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T-SPLOST will help local economy, roads
Letter to the editor
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Editor, On Tuesday, the citizens of Liberty County and the entire Coastal region will make a ballot decision on whether to approve a one-penny sales tax for 10 years to fund essential transportation projects.

There are many unemployed and under-employed residents in our region who would like to see some of those jobs come here. The most important part of this is, not only will there be jobs created through construction, but there will be a trickle-down effect when those employed spend locally. If this referendum passes, more than 43,000 jobs are estimated to be supported just in our region.

Some of the opponents of T-SPLOST say the solution to our transportation woes is merely raising the gasoline tax. Sorry, folks. Good idea, but it won’t work. The gas tax is at a fixed “per gallon” rate, so as we drive fewer miles in more fuel-efficient cars, the income goes down. We need billions to repair and upgrade our vital transportation system.

Besides, the price of gas is already high, and we already pay nearly 20 cents per gallon in sales tax. Moreover, a 1 percent motor fuel tax (33 cents per gallon on average in Georgia) will generate only $170 million each year as opposed to the $1.9 billion annually that would be generated throughout Georgia if the referendum passes in all 12 regions.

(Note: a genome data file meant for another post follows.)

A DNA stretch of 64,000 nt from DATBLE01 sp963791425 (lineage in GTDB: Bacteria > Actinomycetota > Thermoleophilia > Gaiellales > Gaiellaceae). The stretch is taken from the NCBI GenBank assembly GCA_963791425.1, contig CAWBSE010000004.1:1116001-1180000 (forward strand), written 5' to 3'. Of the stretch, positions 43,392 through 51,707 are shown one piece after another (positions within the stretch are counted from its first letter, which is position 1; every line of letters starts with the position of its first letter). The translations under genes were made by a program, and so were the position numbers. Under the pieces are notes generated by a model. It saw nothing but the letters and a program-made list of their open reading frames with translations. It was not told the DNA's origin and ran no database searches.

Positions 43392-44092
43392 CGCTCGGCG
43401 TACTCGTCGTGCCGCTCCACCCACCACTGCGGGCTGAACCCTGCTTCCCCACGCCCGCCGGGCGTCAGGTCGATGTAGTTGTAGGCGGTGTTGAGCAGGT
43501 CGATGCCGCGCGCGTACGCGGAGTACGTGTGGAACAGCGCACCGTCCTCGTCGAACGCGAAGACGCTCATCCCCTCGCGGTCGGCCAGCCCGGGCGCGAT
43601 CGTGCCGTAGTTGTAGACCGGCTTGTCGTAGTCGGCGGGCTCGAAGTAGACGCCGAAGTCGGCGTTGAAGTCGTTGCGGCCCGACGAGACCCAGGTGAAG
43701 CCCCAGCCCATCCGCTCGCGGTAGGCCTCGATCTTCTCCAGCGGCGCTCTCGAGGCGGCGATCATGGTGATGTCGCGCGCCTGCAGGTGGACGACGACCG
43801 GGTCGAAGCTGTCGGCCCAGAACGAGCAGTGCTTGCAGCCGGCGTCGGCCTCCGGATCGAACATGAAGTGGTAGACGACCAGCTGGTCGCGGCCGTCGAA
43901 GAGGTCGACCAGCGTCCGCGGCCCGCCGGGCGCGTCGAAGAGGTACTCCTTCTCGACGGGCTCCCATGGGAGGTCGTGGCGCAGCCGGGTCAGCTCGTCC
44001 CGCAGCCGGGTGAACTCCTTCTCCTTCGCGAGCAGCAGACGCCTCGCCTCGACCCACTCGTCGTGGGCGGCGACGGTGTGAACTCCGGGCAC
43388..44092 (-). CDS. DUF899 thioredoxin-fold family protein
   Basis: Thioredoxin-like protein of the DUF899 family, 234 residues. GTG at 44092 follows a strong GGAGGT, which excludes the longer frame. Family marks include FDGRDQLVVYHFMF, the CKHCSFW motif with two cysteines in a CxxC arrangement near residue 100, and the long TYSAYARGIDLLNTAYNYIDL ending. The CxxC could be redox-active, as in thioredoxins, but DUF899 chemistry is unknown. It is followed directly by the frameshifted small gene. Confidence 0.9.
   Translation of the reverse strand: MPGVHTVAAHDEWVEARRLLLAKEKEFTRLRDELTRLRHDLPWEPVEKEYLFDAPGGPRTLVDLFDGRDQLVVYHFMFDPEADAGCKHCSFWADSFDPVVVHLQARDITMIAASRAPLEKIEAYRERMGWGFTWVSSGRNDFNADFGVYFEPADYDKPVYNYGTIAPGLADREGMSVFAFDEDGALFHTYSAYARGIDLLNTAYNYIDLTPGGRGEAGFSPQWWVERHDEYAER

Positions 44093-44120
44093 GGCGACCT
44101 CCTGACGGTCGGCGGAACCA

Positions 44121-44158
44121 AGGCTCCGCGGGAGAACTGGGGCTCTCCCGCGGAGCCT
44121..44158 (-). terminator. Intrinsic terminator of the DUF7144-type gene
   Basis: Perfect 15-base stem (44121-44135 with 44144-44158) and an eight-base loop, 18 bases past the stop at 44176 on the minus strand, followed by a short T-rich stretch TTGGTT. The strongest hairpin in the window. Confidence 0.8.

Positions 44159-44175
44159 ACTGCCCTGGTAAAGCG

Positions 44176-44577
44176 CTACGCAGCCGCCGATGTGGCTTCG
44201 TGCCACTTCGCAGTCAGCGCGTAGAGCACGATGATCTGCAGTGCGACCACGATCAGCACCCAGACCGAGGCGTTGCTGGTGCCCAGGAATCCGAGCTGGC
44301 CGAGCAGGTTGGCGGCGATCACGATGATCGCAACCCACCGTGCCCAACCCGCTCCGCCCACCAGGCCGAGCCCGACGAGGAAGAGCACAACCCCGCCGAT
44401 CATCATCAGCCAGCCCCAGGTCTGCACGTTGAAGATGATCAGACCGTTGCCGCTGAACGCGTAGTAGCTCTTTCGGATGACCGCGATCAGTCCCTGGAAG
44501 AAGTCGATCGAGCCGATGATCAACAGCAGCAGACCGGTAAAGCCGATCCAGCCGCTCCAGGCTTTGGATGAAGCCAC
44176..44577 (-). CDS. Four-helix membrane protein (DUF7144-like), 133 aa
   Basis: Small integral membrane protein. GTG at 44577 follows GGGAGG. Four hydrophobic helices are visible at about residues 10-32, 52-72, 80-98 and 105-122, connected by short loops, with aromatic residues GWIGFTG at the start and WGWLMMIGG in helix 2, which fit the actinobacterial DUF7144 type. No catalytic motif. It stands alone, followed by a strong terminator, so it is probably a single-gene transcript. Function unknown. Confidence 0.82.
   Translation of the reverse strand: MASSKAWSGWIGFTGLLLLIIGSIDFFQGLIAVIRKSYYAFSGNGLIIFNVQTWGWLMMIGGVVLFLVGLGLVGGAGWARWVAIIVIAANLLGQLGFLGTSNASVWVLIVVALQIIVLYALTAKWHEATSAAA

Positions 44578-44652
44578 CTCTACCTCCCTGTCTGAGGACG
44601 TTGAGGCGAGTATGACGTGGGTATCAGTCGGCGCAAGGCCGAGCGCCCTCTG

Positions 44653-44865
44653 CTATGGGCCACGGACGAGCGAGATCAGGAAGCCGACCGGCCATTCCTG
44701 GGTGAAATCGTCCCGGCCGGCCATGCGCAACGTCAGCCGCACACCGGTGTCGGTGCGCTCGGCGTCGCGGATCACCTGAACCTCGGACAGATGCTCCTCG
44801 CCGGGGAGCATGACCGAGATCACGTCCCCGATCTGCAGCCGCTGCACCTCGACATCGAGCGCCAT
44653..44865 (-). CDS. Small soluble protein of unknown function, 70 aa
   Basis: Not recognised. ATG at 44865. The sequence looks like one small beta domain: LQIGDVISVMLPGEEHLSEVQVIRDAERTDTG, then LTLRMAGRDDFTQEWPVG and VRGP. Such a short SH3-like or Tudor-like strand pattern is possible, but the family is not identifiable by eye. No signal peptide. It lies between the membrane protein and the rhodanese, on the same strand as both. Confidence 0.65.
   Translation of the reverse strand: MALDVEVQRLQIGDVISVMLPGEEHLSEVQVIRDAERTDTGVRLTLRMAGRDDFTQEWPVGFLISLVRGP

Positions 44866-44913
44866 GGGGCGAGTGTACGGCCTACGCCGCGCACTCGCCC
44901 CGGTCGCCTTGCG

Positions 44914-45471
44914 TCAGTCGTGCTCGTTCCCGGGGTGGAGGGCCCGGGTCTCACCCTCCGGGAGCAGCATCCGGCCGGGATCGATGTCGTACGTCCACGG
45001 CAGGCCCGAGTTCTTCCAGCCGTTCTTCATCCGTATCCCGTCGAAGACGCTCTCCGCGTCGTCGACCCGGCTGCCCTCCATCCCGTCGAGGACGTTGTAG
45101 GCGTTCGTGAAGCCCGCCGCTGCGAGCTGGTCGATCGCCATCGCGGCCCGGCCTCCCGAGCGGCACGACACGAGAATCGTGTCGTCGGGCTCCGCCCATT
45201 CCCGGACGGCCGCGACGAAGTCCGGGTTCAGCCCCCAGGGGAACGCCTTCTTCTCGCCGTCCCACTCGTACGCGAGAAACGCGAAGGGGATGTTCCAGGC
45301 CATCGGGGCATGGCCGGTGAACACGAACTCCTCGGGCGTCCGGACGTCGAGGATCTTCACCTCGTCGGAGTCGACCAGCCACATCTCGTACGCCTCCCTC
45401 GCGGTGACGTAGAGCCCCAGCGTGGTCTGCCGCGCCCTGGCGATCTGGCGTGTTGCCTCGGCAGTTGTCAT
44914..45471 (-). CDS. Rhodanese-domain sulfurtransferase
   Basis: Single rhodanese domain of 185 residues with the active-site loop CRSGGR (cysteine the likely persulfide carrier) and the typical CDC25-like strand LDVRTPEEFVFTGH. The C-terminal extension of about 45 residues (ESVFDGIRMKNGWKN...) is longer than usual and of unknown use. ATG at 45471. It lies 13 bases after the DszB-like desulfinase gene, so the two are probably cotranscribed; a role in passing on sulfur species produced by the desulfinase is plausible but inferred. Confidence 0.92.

A citizen oversight committee of non-elected officials would be appointed by the speaker of the House and the lieutenant governor to help ensure that projects are completed on time and on budget.

Today, local governments are required to match state funds in order to receive their state local maintenance grants. If the voters turn down the transportation referendum, the local match will be 30 percent. If the project list is adopted and the voters pass the transportation referendum, the local match will be 10 percent. Jurisdictions where the regional sales tax doesn’t pass will have to fund transportation projects through other sources of revenue such as grants, toll roads, local tax or bond referendums and federal money.

I’m voting yes to approve a one-penny sales tax that, by law will, end in 10 years. Or we can choose to vote no and keep our region’s roads, bridges and economy stagnated.

— Leah Poole
Chief Executive Officer
Liberty County Chamber of Commerce
Liberty County Convention & Visitors Bureau

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